The Honorable Robert Portman
338 Russell Senate Office Building
Washington DC, 20510-3506

Dear Senator Portman and Staff:

In an interview about President Obama's State of the Union address, you stated, "I was most encouraged about what he said about entitlement reform and tax reform... [because e]ntitlement programs, as important as they are, are not sustainable in their current form."

With all due respect, the non-partisan Congressional Budget Office projects that even if Congress makes no changes to the program at all, Social Security can pay full scheduled benefits through the year 2034 and over three-quarters of scheduled benefits for the rest of the century. The shortfall that remains is equivalent to only about 0.6 percent of our GDP, which could be easily made up with common-sense solutions, such as applying the Social Security payroll tax to income above $113,700.

Medicare is projected to be able to pay full benefits through the year 2024 and the long-term projected shortfall has decreased by more than two-thirds, due to cost controls put in place by the Affordable Care Act. In addition, the latest projections of Medicare spending from 2011 to 2020 have dropped by $500 billion. The main reason for Medicare's long-term deficits is that we pay twice as much per person for health care as in other developed nations, without better health outcomes to show for it. In fact, if we could get our health care costs down to their levels, for example by allowing the government to negotiate Medicare prescription drug prices, then we'd be looking at budget surpluses, not deficits, in the future.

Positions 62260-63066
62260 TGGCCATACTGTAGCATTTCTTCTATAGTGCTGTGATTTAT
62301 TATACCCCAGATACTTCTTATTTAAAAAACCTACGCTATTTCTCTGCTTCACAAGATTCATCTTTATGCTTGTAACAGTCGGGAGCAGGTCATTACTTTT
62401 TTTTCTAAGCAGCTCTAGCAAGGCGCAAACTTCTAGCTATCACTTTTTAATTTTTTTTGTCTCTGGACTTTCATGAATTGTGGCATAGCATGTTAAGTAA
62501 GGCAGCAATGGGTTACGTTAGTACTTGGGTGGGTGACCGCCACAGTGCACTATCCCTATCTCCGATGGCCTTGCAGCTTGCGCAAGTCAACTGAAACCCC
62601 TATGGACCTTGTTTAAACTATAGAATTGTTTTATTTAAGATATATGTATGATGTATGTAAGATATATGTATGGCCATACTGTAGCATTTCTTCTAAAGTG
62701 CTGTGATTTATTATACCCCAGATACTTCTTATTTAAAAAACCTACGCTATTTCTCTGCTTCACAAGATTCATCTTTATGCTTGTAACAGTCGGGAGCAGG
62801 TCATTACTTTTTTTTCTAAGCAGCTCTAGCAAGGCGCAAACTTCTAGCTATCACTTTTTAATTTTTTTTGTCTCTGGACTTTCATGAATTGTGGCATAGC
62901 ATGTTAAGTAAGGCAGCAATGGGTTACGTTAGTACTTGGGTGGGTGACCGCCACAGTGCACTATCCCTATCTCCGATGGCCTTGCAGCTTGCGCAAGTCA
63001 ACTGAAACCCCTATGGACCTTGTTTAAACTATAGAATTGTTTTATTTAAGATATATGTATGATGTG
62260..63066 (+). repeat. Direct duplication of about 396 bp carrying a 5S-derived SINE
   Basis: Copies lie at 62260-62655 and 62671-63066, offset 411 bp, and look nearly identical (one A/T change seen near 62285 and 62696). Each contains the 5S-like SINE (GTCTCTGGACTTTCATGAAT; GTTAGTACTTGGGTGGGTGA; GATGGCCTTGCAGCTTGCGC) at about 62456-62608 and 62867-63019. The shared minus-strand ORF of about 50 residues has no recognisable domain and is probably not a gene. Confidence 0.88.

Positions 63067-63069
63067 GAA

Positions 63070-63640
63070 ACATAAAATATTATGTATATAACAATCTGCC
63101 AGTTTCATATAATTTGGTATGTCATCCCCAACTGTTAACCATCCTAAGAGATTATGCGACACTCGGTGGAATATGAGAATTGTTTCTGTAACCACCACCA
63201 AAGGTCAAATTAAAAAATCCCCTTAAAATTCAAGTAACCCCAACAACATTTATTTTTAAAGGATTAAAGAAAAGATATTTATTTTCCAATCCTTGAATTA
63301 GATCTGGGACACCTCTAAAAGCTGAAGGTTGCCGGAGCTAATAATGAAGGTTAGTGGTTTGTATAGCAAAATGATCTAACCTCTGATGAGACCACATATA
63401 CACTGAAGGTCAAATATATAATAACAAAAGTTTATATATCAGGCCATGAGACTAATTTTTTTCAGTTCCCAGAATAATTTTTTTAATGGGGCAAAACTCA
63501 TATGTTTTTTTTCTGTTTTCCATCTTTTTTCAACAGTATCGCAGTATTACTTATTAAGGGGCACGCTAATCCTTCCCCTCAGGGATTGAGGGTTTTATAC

In contrast, "entitlement reform" plans would cut Social Security and Medicare benefits by large amounts, undermining the security of American retirees. For example, the "chained CPI" that has been proposed for Social Security and other inflation-adjusted programs, including federal income tax brackets, would effectively be a painful benefit cut as well as a tax increase for most Americans.

As you continue to deliberate over Social Security and Medicare, I hope you and your staff will have the opportunity to further review the design and finances of the programs. If you would like any additional background, I would be happy to assist you.

Dean Baker
Co-Director, Center for Economic and Policy Research